Meoli, a cannabis club worker, had given $10 of legally-obtained medical marijuana to “a hippy in Golden Gate Park” suffering from insomnia, said Deputy Public Defender Kimberly Lutes-Koths. The hippy then gave Meoli the mushrooms. He had put the mushrooms in the backpack about six months after getting them and forgot all about them, Lutes-Koths said.
Government data leaked by hackers reveal US government domestic spy program has grown far beyond our wildest nightmare, with Government operatives spying on our every move, in every imaginable aspect of our lives, both online and offline.
Information leaked from government hacked websites reveal that the US domestic spy program has infiltrated every facet of our society both online and offline. The information revealed in the data leaks reveal that companies that we use on a daily basis and have come to rely on in our modern society, companies that we would never suspect, are in spying on us for the FBI. In fact a wide range of companies have been revealed to be spying on us from our healthcare providers, medical insurance companies and hardware stores to companies that provide payroll services, accounting services, financial services, credit card companies, banks, data centers, human resource companies and web hosting companies and every kind of company in between.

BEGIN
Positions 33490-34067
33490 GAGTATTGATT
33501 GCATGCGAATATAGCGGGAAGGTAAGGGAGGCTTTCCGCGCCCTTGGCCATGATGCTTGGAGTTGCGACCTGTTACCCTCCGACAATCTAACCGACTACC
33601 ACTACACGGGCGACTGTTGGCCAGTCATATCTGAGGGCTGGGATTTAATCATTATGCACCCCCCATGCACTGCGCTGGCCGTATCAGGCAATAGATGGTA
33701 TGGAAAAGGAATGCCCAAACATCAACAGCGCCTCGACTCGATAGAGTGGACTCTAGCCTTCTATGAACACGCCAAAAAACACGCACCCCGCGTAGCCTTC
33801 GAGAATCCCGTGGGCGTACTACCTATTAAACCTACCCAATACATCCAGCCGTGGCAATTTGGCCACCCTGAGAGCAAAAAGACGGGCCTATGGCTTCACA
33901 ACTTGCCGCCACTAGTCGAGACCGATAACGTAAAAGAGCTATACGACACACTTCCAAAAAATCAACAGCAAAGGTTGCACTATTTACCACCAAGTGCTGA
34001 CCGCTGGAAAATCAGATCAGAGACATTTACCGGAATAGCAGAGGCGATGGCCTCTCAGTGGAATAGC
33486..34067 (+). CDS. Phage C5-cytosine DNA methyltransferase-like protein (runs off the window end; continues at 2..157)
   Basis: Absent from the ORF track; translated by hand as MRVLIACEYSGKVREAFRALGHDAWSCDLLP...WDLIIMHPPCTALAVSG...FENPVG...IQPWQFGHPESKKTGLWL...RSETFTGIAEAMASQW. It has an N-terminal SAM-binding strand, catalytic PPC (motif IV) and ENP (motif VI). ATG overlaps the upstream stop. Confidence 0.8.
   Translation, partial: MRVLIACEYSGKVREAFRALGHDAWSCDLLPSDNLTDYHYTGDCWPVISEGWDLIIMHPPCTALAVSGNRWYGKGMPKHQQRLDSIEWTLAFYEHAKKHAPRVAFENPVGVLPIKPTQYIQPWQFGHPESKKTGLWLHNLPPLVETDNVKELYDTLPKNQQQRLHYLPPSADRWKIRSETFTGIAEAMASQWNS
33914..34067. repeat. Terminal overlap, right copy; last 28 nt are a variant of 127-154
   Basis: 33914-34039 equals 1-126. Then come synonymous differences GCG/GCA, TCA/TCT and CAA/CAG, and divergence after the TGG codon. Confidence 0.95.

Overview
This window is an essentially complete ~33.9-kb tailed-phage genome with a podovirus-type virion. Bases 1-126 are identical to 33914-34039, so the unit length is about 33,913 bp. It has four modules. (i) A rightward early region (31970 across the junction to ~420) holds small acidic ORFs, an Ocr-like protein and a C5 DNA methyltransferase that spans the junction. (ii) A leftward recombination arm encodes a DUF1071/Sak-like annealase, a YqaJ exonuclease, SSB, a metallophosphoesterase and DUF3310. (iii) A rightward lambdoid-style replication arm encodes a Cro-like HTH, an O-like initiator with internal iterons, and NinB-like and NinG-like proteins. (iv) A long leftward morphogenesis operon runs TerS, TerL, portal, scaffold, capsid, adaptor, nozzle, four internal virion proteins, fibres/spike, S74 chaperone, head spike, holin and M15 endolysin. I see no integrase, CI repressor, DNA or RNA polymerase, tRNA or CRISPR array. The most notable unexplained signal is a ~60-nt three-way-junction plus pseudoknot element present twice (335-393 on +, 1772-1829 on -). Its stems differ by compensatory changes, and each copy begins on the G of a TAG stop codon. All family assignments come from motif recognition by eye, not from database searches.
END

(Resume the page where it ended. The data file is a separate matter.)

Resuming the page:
Facebook king values his own privacy, though not always others’
POSSIBLE SOCIAL NETWORK FOUNDER Mark Zuckerberg has lost his lofty position as the most popular Google+ user and appears to have dropped out of the rankings altogether.
Zuckerberg was top of the Google+ ratings as late as Tuesday evening, and when we last looked had some 21,213 followers and 39 friends. Today he is nowhere to be seen and has been replaced by Robert Scoble, the man who confirmed to us all that this Zuckerberg was the real Zuckerberg.
Hacking group Anonymous has posted information on 2,500 Monsanto employees and associates, and claimed credit for “crippling all three of their mail servers as well as taking down their main websites world-wide.”
Monsanto, a U.S.-based global biotech seed company, Wednesday acknowledged the breach, saying it happened last month.
Conjured by o~ SeMeN SPeRmS ~o on July 17, 2011